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89 Moche Archaeological Objects – Peru v. Johnson
After the discovery of the Moche site of Sipán (Peru) in the mid-eighties, many archaeological objects were looted and smuggled out of the country. In 1987, a smuggler who had been involved in the exportation of these objects to the United States contacted United States Customs agents and led to the eventual seizure of 89 Moche artifacts from Benjamin Johnson, a private collector. The government of Peru sued to retrieve the artifacts from Johnson. Peru’s claim was unsuccessful and the 89 archaeological objects remained in Johnson’s possession.
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Ancient Manuscripts and Globe – Saint-Gall and Zurich
Thanks to the Swiss Confederation who acted as a mediator, the dispute between the Cantons of Zurich and Saint-Gall over cultural objects displaced during the religious wars of 1712 was ultimately settled in 2006 by an inventive agreement.
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Balangiga Bells – Philippines and United States
The Balangiga Bells were removed in 1901 from the parish church of San Lorenzo de Martir in Balangiga, Eastern Samar, in the Philippines, by soldiers of the United States Armed Forces. The three bells returned to the Philippines in 2018 following the amendment of the law of the United States that originally prevented their return.
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Bélier Malien – France, Jacques Chirac et Mali
En novembre 1996, le Président de la République Française Jacques Chirac reçoit en cadeau un quadrupède en terre cuite aux formes massives et stylisées. L’objet, qui provenait d’un site pillé au Mali, sera restitué sous forme de don après négociations en janvier 1998.
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Chasuble – Paraguay et Musée d’ethnographie de Neuchâtel et François Machon
En 1889, le Musée d’ethnographie de Neuchâtel (MEN) reçoit en don une chasuble probablement spoliée au Paraguay pendant la guerre de la Triple Alliance (1864-1870). En 1926, le médecin neuchâtelois François Machon, alors Consul du Paraguay à Lausanne, propose au MEN le retour de la chasuble en échange du don de sa collection ethnographique, ce que le MEN accepte.
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Cloche de Shinagawa – Ville de Genève et Temple de Shinagawa
En 1930, la Ville de Genève décide de restituer une cloche du XVIIème siècle au Temple de Shinagawa (Japon), son lieu d’origine. En échange, le Temple cède une lanterne en granit de forme Zendoji. En 1991, le Temple cède à Genève une réplique de la cloche en signe de reconnaissance.
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Cuneiform Tablets and Ancient Clay Bullae – United States v. Hobby Lobby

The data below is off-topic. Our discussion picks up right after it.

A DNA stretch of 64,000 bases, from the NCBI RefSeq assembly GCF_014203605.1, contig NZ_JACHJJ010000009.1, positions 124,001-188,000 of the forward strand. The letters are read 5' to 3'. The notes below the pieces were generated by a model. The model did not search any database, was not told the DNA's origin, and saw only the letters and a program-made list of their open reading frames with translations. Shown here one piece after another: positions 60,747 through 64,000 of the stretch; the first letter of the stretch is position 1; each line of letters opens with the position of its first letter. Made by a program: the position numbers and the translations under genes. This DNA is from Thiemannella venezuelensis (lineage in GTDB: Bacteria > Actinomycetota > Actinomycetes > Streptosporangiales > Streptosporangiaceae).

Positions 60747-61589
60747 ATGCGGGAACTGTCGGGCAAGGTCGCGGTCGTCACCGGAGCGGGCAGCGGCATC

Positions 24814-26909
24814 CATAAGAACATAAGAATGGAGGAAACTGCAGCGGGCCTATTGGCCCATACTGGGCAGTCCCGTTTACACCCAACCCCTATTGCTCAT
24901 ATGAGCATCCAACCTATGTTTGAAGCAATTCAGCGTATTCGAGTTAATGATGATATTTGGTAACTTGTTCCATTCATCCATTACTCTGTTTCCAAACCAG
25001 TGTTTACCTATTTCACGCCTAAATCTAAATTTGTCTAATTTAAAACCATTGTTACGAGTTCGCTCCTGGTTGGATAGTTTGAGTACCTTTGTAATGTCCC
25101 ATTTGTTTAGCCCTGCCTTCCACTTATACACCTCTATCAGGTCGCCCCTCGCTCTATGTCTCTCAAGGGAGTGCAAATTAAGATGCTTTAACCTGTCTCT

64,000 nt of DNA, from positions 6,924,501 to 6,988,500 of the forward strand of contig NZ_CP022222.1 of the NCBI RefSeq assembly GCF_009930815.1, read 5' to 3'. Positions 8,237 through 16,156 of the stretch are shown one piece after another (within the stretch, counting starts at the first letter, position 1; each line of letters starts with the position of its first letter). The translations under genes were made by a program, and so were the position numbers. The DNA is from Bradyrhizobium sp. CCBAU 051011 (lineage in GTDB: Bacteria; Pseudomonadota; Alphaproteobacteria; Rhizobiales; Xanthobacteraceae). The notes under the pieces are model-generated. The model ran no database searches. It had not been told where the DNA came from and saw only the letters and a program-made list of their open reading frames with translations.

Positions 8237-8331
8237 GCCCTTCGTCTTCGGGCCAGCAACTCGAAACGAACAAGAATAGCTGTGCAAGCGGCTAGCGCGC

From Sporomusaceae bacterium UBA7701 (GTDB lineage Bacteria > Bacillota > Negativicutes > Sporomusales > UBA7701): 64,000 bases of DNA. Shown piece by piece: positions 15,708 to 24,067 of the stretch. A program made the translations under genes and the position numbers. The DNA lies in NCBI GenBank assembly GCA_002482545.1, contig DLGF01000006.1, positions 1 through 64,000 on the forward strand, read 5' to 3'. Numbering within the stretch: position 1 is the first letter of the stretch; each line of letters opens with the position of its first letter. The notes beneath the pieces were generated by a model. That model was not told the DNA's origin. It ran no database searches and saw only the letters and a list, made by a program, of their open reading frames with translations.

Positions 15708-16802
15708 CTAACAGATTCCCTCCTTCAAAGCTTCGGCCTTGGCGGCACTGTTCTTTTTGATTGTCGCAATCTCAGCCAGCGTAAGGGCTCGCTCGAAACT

Approximately 4,000 ancient Iraq artifacts were bought by Hobby Lobby’s president and smuggled into the United States, in violation of federal law. In the settlement, Hobby Lobby agreed to pay $3 million in fines and surrender the artifacts, which have now been returned to Iraq and will most likely be displayed in Iraq’s National Museum.
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Cypriot Icon – Boy George and the Greek Orthodox Church in Cyprus
When the representative of the Greek Orthodox church of Cyprus, Bishop Porfyrios, watched a television interview with the British singer, Boy George, he discovered that an 18th century Cypriot icon was hanging in the singer’s living room. The artefact depicting Jesus Christ Pantokrator was displayed in the Cypriot Church of St. Charalambos, before it was allegedly looted during the Turkish invasion of 1974. At the request of the Bishop, Boy George immediately agreed to return the artefact and received a gift in return.
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Dancing Shiva Statue – India and National Gallery of Australia
In 2006, New York art dealer Subhash Kapoor arranged the theft and illegal exportation of a 900-year old bronze statue of the Dancing Shiva from a small temple in Southern India. In 2008, the National Gallery of Australia bought the statue for AUD$5.6 million.
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Kanakaria Mosaics – Autocephalous Greek Orthodox Church of Cyprus and Cyprus v. Goldberg
Four mosaics were stolen from the Cypriot Church of the Panagia Kanakaria in Lythrankomi, following the Turkish military intervention in Cyprus of 1974. Afterwards, they were purchased by an American art dealer, Peg Goldberg. In 1989, the Autocephalous Greek Orthodox Church of Cyprus and the Republic of Cyprus traced the mosaics to Indiana and filed a judicial claim to obtain restitution.
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